Yesterday, Rackspace officially went private. It was removed from the New York Stock Exchange. The Apollo Global private-equity deal frees the company up to make big changes without the public repercussions of stock price swings. What those moves are, and what the future holds are still very much in question.
According to Rackspace CEO Taylor Rhodes, Apollo supports the business plan and the refocusing on core business. Rhodes' says the plan remains to grow into a leading support provider for the cloud, working with Amazon Web Services (AWS), Microsoft' s Azure platform, and OpenStack, which Rackspace and Google co-developed. Here's part of CEO Taylor Rhodes' blog post yesterday:
Apollo strongly supports our strategy to grow Rackspace and expand the early leadership we’ve achieved in the fast-growing managed cloud industry. It embraces our unique workplace culture and our emphasis on providing customers with expertise and Fanatical Support for the world’s leading clouds, including various private clouds, dedicated servers, and public clouds powered by AWS, Microsoft Azure and OpenStack. Apollo is supportive of our management team continuing to lead the company.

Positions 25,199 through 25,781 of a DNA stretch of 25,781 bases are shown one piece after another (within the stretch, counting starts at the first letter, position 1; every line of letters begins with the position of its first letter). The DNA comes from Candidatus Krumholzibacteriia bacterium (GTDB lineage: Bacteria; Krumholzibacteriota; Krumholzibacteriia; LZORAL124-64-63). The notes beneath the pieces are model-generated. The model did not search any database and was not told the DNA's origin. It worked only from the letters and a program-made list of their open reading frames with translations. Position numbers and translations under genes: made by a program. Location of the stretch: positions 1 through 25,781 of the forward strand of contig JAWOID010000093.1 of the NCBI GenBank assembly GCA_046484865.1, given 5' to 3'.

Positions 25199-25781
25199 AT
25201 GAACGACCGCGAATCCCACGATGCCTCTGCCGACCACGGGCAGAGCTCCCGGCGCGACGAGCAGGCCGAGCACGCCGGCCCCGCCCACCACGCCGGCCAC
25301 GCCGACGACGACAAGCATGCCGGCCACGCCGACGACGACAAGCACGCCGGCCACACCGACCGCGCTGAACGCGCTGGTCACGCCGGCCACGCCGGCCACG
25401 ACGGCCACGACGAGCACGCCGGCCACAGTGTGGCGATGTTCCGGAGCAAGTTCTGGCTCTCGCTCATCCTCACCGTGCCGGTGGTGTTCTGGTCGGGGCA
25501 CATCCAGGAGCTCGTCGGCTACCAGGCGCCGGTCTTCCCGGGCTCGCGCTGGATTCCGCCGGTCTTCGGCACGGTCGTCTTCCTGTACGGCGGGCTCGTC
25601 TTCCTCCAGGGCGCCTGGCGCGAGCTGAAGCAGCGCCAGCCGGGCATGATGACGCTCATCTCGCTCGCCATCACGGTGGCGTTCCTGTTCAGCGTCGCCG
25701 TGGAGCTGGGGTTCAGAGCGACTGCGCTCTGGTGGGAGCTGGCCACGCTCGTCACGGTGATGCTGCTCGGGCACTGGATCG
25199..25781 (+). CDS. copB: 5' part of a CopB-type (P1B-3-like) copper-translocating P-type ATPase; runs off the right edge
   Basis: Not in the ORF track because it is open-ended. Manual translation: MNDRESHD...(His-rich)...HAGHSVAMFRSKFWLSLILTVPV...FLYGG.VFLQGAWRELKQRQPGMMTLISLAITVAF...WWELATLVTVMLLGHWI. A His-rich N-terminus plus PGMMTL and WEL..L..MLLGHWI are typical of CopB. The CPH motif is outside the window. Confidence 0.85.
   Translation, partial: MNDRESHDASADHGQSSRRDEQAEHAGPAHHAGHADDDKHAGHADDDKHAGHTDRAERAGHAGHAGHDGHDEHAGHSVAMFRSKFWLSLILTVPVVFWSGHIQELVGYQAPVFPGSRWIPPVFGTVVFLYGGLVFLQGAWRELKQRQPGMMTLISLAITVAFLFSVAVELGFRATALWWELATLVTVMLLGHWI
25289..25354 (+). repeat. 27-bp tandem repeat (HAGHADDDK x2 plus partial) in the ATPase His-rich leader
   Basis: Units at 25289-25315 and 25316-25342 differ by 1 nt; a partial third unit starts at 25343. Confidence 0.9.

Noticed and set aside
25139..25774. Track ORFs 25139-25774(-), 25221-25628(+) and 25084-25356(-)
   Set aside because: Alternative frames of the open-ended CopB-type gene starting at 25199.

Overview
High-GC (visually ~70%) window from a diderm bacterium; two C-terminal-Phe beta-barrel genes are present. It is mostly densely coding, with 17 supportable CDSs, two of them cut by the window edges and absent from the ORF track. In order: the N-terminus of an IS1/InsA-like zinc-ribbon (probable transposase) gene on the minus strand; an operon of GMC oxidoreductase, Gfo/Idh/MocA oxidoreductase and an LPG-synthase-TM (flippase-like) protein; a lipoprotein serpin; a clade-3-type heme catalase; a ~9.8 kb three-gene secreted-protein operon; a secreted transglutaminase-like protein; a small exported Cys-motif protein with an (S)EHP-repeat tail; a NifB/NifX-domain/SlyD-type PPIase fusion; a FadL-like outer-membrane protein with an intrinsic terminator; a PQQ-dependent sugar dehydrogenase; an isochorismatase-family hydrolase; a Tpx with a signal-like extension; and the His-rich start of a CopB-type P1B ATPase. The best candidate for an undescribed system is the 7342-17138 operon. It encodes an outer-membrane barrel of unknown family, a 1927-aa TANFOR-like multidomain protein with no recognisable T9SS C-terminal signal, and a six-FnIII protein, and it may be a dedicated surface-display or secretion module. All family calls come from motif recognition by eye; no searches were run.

Now they need people to know they are here to serve their clouds. In early October, the company launched a branding campaign nationwide in airports, on billboards and in major newspapers and magazines to make sure people know about the mission of Rackspace.
In talking to employees the new messaging "Rackspace - Your Clouds. Our Expertise" represents the first time the company has pushed a single consistent message across the board.
San Antonio's home grown Rackspace announced its $4.3 billion dollar pending sale Friday morning. The deal is expected to close later this year, waiting now only on the formal approval by stockholders.
But what do we know about the buyer Apollo Global Management? To answer that, TPR's Paul Flahive spoke with Michael Taylor a finance writer whose columns are found in the San Antonio Express-News, The Houston Chronicle and on his blog Bankers Anonymous.